Christian feminist Critique

"...the Christian feminist critique, if taken seriously, could help us in the Wesleyan tradition to rethink many of our practices and convictions with the goal of making them more Biblical, more inclusive and faithful to our vision of the Coming Reign of God."--Randy Maddox
So there is that "F" (Feminist) word again. Do you think it really is possible that a feminist critique could help us be more Biblical? I think it is possible that Christian feminist scholars could help us be more Biblical as they look at Scripture and emphasize its trajectory leading toward the "Coming Reign of God." This trajectory (recognized by both women and men scholars) has positively led us away from slavery moving us toward egalitarian perspectives of equality with persons of all colors. I believe it can do the same leading us toward equality for men and women both in the church and outside the church. We need to be reading the Christian feminist theologians. I think we might learn from them. Are you brave enough?


Business as usual

"Cautious, careful people always casting about to preserve their reputation or social standards never can bring about reform."--Susan B. Anthony
Sometimes when we start talking about the inequities for women in ministry we feel like our reputations could be in jeopardy. We aren't very comfortable when words like reform seem to fit our situation. It sounds like we are complaining. It makes us feel like we might be perceived as radicals. But being too cautious could mean "business as usual." Is it worth protecting our reputations?


Baby steps

"I can honestly say that I was never affected by the question of the success of an undertaking. If I felt it was the right thing to do, I was for it regardless of the possible outcome."—Golda Meir
This is called commitment. Ours to is to be called and to follow, regardless the outcome. This is difficult for many of us because our roads have been blocked. Our gifts unrecognized. Our calls not honored. Do you have the call of the Holy Spirit upon your life? God does not call us to "success" (whatever that is), God calls us to be obedient and faithful. Thus we must take steps forward, baby steps maybe, but steps nevertheless.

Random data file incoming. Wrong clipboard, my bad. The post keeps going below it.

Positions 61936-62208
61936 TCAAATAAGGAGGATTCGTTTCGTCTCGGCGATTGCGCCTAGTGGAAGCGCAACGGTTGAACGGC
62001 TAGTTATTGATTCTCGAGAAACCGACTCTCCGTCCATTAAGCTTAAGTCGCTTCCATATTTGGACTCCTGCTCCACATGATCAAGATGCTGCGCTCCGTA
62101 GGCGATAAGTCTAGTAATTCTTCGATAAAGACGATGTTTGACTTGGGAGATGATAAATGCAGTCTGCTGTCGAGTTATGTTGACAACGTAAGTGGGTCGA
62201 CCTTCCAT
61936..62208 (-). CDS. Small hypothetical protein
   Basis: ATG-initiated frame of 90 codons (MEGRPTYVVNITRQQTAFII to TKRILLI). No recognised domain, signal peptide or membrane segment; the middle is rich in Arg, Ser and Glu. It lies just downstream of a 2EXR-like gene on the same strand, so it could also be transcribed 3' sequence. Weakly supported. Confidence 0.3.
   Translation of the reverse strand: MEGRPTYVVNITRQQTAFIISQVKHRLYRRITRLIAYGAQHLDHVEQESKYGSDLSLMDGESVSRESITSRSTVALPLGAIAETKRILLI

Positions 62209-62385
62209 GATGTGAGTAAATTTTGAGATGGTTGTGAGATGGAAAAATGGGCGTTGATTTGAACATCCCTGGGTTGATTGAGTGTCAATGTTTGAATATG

Does he play the piano,,,

"Somewhere out in this audience may even be someone who will one day follow in my footsteps, and preside over the White House as the President's spouse. I wish him well!"-Barbara Bush
The reason this is clever is because it surprises us. Of course, we expected Barbara to say "I wish her well." The assumption is that the president is a man. How often have we thought of the pastor as a man and the pastor's spouse as a wife? What behaviors, language and assumptions would we need to change to deal with the pastor's husband? We would begin to introduce the pastor and her husband. We would talk about the pastor's husband and children. I wonder, would the pastor's husband be expected to host the parsonage events? Do you think the pastoral search committees would ask "what does your husband do? Does he work outside the home? Does he play the piano?"


Well, we tried that once.

"I will feel equality has arrived when we can elect to office women who are as incompetent as some of the men who are already there."- Maureen Reagan
It does seem to be true that for a woman to be offered a place of ministry leadership she is held to the highest standard. She must be exceptional. She must be a proven commodity. However, if a woman does not "succeed" in ministry, it is often said, "well, we tried that once." If that was said every time a man did not succeed, there would be no pastors...anywhere.


What Choice Do I Have?

"When people ask me why I am running as a woman, I always answer, 'What choice do I have?' "-Pat Schroeder, US Congresswoman
We are a denomination that believes that God calls people, both men and women, into pastoral leadership. If I am called by the Holy Spirit and affirmed by the Church, and I am a woman, then what choice do I have? It is really that simple!


The "F" Word

The "F" word is no longer a four letter word. It is also an eight letter word...
F-e-m-i-n-i-s-t. The term feminist is associated with all that is bad related to the women's movement of the '60's and '70's. Those opposed to women in ministry often negatively associate the term with those who advocate for the leadership of women in church. The word is used to marginalize both the position and the person. Thus "feminism is a term and concept that is in need of redemption from misconception." What do you do if you are called a feminist? Don't worry about it. Embrace it. You define it!
Define it this way...if you mean by feminist that it "is the radical notion that women and men are of equal value, dignity, and worth...[and] that females and males are not only equally gifted, but also equally responsible agents in the body of Christ" then I am a feminist! Feminist, in this sense of the word then, is a very Christian term.
Do you think Jesus could have been the first feminist?



So...some people think that the prejudice against women in public ministry is actual sin. It is not just a mistaken idea or an ignorant point of view. It is a sin that calls for repentance. It is not unlike the sin of slavery. Christians have repented and continue to repent for the sin of slavery that was perpetrated in this country. Do you think prejudice against women in public ministry is a sin? To call it a sin is pretty heavy, don't you think? Does it require repentance? Mirriam-Webster defines repentance as: "1. to turn from sin and dedicate oneself to the amendment of one's life. 2. a: to feel regret or contrition b: to change one's mind."